The year 1997 also saw a re-kindled push for a medical school with a joint proposal from JCU and the Queensland Health. Professor Robert Porter, a distinguished medical educator and researcher, was appointed as Planning Dean in March 1998 to lead the development phase and see the School through Australian Medical Council (AMC) accreditation. As the first Australian medical school for 25 years, the JCU program was the first to be required to gain AMC accreditation prior to commencement.
In 1999, Professor Richard Hays was appointed as Foundation Dean to develop and implement an innovative curriculum that had a special focus on rural and remote medicine, Aboriginal and Torres Strait Islander health, and tropical medicine. The Australian Medical Council accredited the School in 1999 and the first cohort of 64 students was recruited to commence in February 2000.
In 2001, the staff and resources of the North Queensland Clinical School were incorporated into the Medicine at JCU. In 2001 the program's rural and remote training component was enhanced by the incorporation into JCU of the Mount Isa Centre for Rural and Remote Health, which offers specialist expertise and facilities for coordination of rural experience opportunities.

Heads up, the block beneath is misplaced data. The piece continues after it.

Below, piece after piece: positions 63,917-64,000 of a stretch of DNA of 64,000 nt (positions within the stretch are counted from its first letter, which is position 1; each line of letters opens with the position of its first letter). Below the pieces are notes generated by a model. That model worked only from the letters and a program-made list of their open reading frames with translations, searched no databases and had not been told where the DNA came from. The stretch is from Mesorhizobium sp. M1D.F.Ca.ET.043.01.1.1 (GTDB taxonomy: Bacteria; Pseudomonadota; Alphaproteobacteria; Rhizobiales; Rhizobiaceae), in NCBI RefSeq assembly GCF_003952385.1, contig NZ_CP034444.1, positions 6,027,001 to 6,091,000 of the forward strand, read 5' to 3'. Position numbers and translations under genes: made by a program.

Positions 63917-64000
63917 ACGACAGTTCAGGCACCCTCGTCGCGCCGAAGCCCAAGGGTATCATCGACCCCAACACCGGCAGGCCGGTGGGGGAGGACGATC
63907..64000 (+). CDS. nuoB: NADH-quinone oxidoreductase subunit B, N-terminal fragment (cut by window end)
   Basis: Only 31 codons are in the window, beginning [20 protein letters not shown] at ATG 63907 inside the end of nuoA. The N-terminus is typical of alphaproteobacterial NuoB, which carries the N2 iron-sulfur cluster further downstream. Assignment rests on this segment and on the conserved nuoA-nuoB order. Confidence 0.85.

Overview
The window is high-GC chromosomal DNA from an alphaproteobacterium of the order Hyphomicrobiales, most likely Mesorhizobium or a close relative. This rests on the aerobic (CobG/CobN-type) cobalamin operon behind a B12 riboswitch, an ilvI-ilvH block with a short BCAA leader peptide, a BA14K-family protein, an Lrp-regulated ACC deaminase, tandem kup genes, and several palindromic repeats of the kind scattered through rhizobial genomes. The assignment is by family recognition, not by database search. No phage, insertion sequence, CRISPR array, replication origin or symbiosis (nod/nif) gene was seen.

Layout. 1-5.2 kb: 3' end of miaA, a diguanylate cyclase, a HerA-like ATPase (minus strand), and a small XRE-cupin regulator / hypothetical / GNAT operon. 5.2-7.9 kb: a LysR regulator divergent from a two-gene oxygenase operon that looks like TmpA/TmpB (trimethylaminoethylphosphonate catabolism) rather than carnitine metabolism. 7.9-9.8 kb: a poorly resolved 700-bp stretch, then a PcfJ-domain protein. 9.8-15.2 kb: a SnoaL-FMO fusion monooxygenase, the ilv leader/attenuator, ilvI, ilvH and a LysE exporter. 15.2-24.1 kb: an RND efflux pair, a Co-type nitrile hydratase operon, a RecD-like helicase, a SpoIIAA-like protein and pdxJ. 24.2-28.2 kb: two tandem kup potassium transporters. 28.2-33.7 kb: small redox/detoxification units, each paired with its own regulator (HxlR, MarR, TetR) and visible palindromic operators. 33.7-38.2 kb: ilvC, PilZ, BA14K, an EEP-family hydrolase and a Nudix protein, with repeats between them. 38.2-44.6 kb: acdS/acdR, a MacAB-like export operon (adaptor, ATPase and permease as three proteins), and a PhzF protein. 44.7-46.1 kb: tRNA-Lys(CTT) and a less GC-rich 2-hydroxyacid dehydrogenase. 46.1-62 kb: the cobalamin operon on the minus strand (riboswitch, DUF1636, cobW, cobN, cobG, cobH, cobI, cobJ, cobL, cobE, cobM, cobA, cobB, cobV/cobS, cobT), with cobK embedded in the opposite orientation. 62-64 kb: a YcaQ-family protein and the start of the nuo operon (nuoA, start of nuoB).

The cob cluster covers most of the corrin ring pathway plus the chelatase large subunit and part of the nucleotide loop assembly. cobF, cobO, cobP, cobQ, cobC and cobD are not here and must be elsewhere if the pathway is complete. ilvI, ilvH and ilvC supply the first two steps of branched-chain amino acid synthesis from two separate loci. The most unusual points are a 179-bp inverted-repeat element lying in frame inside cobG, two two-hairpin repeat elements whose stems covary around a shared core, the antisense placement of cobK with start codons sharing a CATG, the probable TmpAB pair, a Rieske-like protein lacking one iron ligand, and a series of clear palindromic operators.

The historical first group of JCU medical graduates completed their training in 2005. The number of intern positions in northern Queensland hospitals doubled with the majority of positions filled by JCU graduates. Nine out of 10 of the north Queensland origin students stayed in Queensland, along with half of the Brisbane-origin and interstate students.
In 2008, the Medicine incorporated Dentistry as well as Medicine. Approximately one third of commencing dentistry students came from northern Queensland, while another third were from rural Queensland and four students were from remote locations. The JCU Dental section is one of only three in Australia located outside a capital city, and is the only one outside the metropolitan areas of south-east Queensland. JCU’s establishment was funded by a grant of $52.5m from the Federal Government and includes a new purpose-built building on the Smithfield Campus of the University with state-of-the-art facilities.